Some Gen Z countries and thousands of-year-old presidents say they are worried about President Trump. Failure to accept More than two weeks after election day, citing the dangers it could undermine American democracy, and the example of Trump’s behavior set a deadline for the presidential youth.
“I feel like Mr. Trump is trying to undermine our democracy, and it is alarming to see so many people blindly crushing him. “I find it very disappointing that Mr. Trump is going to go against American values and go against the facts,” Ally Chun, an 18-year-old New York president, told CNN.
Chun is partly concerned with the way Trump continues to spread false information on the Internet, as well as the impact of Trump’s rejection on the American youth.
While she still considers herself a Republican, Chun said she was “extremely surprised by the party” and hoped they could be criticized and distant from Trump’s actions.
Similarly, Chip Myers, a 21-year-old public figure from Arkansas, told CNN he was “really worried,” by “the failure of Trump’s rejection.”
“President-elect Biden needs access to a transition fund that may be held because of Trump’s failure to accept it, and he needs access. [President’s Daily Brief] For national security. “If the president can get out of the presidency of an opposition party like this, then I’m really worried about what might be done for our democracy in the future, especially if someone more capable than Trump is acting,” Myers said.
Meanwhile, Gen Z GOP, a group of affected conservationists Come together With hopes of building a new home for the presidential youth earlier this year, they are moving to the other side.
“President Trump lost. The story ends. We are moving forward. The Gen Z GOP is focused on building a general republic, a party with a focus on purity and results, and emphasizing conservative and common policy on speech that divides our communities, “Elle Kalisz, communications director for Gen Z GOP, told CNN.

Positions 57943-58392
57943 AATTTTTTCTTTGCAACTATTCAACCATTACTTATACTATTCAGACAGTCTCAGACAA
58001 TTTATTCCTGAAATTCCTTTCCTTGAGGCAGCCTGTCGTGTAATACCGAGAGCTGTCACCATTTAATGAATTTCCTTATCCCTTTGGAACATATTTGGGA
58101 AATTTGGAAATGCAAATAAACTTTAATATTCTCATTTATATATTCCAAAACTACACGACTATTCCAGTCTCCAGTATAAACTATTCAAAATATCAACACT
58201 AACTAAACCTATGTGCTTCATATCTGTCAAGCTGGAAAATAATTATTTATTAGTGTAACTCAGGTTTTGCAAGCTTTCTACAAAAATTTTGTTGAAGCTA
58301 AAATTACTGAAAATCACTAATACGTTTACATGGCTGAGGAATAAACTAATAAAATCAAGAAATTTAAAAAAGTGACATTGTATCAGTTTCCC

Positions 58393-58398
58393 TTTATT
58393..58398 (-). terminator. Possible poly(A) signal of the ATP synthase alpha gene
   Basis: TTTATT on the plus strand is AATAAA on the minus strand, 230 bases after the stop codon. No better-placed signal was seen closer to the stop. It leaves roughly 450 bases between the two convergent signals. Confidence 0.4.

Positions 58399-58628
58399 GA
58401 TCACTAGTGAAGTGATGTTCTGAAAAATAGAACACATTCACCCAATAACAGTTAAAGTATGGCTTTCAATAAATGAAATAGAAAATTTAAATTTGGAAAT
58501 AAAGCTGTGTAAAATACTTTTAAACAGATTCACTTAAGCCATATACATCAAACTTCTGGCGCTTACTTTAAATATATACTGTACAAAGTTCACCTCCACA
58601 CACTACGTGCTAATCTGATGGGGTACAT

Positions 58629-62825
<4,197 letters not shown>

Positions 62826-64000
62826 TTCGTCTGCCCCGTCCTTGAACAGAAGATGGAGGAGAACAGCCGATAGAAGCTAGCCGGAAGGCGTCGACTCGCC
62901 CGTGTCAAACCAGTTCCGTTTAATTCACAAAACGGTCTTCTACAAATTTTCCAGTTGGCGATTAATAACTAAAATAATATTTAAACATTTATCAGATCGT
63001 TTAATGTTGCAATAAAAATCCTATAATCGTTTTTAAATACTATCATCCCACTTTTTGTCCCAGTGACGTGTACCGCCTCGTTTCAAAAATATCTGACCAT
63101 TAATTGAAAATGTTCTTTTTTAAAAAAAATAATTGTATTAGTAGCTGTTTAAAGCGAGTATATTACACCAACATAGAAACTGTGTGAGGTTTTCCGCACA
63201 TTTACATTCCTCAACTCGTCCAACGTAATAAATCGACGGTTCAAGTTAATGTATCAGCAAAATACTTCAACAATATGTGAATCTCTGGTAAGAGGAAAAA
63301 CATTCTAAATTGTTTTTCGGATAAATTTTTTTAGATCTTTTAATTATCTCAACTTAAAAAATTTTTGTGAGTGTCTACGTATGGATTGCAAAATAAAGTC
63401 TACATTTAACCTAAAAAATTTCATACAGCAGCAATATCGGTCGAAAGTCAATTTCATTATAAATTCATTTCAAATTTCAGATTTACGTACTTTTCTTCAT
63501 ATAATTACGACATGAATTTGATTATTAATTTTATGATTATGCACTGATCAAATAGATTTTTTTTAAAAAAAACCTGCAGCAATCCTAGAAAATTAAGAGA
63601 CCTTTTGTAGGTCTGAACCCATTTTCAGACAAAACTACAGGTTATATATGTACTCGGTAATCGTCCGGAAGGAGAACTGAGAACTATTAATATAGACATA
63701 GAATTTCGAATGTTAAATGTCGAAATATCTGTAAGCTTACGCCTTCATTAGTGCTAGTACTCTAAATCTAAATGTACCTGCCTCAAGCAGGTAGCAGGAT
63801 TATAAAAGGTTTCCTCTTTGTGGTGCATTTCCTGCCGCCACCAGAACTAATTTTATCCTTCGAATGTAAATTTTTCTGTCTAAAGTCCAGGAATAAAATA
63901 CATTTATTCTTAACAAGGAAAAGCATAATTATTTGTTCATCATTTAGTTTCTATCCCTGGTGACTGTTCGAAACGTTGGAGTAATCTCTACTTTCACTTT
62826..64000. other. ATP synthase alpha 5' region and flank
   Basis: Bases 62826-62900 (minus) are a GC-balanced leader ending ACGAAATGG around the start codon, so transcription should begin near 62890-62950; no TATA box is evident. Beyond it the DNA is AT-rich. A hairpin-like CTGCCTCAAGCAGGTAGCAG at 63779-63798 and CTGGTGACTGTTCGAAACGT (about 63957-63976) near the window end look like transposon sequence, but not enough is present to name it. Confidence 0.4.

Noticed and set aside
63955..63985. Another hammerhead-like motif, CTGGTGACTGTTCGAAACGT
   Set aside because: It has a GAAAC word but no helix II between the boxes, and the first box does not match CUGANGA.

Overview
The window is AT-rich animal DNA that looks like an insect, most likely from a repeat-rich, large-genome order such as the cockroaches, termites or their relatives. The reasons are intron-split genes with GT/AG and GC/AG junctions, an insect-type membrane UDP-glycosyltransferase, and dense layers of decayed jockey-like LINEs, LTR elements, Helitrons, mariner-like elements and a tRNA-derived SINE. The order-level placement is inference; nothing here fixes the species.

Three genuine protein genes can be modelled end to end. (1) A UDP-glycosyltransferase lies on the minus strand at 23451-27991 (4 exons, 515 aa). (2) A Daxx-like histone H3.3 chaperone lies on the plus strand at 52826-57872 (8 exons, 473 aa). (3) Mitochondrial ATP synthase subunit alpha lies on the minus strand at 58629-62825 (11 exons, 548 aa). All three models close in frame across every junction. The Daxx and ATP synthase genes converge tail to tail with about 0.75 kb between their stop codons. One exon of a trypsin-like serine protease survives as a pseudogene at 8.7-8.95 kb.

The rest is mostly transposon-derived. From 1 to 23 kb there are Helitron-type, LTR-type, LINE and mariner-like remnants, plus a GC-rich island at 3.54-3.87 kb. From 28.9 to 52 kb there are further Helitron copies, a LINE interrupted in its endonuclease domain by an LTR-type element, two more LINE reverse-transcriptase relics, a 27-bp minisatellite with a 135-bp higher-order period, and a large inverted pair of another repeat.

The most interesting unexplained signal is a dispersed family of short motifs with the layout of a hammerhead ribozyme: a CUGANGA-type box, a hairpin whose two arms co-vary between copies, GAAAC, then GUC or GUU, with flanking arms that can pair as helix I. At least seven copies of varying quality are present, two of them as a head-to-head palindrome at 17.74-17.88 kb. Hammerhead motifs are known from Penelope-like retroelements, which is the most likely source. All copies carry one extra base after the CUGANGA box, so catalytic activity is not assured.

But not all Republicans feel this way, and some agree with Trump’s decision not to accept.
However, while these Republican youths say Trump’s commitment to the legal challenge is in his purity and shows that he is a fighter, they still do not believe that the legal challenge will end the election.
Ryan Fisher, the 20-year-old Republican chairman of the University of Michigan, told CNN that Trump’s refusal to accept was something he still disagreed with.
“On the one hand, I see some examples of what [Trump] Defines fraud or does not count votes. “But my basic point is that he was right. I do not believe the wind will be enough to declare him the winner.”
“I know [Trump] He called for fair elections, and I am thankful that he has fought against unauthorized and unconfirmed ballots, ”Fisher told CNN.
But Fisher also said he was “favored by Trump’s concessions at this point,” because he did not believe the storytelling was successful enough to persuade Trump to vote for the 270 college elections needed to win.
Adam Brown, 22, who is also the Republican Vice President of Utah, still believes Trump is a fighter.
“Given the fact that he is a political supporter of the United States and as president of the United States, you should continue to fight until you feel the results are right,” Brown said.
“He has the right to follow all the rules and we have to wait until those lines are completed,” Brown said.
And while Grayson Massey, 26, and Republican Young Republican and former Utah College congressman, told CNN that he agreed that Trump was within his legal purity to pursue all legal options, Massey said he did not believe any change in the results.
“Our Democrat colleagues will agree, we just need to count every vote to confirm whether Vice President Biden or President Trump is actually a properly elected president under US law,” Massey said.